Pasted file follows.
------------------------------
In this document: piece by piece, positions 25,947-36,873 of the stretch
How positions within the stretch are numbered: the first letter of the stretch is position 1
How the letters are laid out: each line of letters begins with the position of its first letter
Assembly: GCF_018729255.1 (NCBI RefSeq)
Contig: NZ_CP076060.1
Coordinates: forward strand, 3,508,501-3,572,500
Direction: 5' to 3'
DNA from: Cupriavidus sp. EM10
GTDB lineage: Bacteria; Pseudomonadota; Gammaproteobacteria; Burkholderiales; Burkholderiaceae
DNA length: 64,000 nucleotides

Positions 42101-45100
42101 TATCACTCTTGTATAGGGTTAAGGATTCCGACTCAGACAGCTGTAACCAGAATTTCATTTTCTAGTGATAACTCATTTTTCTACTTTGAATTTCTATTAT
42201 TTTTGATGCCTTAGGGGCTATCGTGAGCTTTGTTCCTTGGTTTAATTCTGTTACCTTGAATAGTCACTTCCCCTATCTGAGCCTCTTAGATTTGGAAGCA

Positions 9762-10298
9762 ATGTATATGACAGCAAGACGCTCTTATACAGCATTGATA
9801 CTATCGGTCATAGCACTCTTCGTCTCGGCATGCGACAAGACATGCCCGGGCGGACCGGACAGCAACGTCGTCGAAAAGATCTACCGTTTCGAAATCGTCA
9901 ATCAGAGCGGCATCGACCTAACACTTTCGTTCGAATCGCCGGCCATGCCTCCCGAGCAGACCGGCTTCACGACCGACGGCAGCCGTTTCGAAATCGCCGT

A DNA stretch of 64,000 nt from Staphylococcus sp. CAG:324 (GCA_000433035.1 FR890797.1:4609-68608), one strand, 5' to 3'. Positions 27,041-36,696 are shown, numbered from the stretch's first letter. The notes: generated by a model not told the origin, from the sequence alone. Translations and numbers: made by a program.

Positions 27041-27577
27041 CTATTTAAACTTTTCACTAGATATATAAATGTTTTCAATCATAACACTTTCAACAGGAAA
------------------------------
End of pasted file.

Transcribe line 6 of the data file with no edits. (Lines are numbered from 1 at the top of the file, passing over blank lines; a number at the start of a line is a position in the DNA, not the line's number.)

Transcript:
Coordinates: forward strand, 3,508,501-3,572,500